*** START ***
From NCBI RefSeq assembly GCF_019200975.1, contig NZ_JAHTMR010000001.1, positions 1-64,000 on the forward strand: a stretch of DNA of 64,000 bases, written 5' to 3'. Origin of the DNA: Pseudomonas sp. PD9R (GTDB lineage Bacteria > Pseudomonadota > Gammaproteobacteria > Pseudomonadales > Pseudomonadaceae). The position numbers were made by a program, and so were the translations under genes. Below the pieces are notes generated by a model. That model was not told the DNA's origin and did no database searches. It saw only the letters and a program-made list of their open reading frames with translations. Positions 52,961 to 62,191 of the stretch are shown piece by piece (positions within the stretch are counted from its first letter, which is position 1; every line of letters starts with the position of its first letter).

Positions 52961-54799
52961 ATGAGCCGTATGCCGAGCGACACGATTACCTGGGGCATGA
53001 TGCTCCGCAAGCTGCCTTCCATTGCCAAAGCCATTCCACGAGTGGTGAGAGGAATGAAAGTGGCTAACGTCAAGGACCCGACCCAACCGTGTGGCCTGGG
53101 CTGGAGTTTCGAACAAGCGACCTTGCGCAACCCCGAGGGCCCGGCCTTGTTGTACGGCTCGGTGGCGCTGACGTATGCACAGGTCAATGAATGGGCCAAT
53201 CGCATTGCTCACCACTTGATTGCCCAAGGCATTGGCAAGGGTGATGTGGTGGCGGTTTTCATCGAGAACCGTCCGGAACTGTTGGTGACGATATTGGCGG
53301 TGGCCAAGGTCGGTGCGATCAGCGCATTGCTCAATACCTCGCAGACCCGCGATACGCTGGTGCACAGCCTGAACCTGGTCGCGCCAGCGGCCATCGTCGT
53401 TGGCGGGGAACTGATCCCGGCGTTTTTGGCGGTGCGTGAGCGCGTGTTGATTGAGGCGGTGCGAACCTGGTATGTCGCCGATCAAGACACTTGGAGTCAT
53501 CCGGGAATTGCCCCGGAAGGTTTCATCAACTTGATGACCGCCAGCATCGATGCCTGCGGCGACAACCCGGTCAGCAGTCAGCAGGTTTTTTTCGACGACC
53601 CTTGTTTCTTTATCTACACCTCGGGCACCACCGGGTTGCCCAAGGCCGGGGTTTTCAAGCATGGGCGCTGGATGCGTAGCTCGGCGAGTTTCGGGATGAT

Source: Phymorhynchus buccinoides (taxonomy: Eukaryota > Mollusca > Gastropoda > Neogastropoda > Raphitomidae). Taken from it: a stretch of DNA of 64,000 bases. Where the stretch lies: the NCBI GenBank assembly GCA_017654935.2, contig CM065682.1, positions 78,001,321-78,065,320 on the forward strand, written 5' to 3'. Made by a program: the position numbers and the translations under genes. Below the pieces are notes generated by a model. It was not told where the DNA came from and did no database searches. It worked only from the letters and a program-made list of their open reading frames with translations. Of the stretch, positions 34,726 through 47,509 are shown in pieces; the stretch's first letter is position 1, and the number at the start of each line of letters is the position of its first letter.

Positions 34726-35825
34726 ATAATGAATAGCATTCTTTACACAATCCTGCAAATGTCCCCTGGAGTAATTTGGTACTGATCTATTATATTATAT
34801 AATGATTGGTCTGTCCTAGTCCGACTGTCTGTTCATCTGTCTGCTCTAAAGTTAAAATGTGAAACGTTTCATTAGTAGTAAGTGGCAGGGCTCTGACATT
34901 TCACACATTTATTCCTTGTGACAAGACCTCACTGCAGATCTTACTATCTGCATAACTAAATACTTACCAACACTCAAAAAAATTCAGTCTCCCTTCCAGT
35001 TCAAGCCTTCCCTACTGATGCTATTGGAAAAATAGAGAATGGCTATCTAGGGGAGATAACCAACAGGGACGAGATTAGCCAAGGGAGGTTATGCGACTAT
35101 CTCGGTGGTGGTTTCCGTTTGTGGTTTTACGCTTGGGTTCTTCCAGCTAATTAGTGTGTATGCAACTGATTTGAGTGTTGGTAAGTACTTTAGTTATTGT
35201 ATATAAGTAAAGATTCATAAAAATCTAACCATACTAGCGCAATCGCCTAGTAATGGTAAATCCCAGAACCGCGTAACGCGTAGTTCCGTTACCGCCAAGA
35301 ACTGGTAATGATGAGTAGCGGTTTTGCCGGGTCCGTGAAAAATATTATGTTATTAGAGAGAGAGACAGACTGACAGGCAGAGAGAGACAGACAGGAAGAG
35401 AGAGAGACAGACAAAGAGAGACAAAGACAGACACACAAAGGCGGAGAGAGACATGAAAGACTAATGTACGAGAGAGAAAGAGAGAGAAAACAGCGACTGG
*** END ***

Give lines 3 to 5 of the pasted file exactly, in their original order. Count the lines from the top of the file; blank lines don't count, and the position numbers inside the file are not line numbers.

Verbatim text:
52961 ATGAGCCGTATGCCGAGCGACACGATTACCTGGGGCATGA
53001 TGCTCCGCAAGCTGCCTTCCATTGCCAAAGCCATTCCACGAGTGGTGAGAGGAATGAAAGTGGCTAACGTCAAGGACCCGACCCAACCGTGTGGCCTGGG
53101 CTGGAGTTTCGAACAAGCGACCTTGCGCAACCCCGAGGGCCCGGCCTTGTTGTACGGCTCGGTGGCGCTGACGTATGCACAGGTCAATGAATGGGCCAAT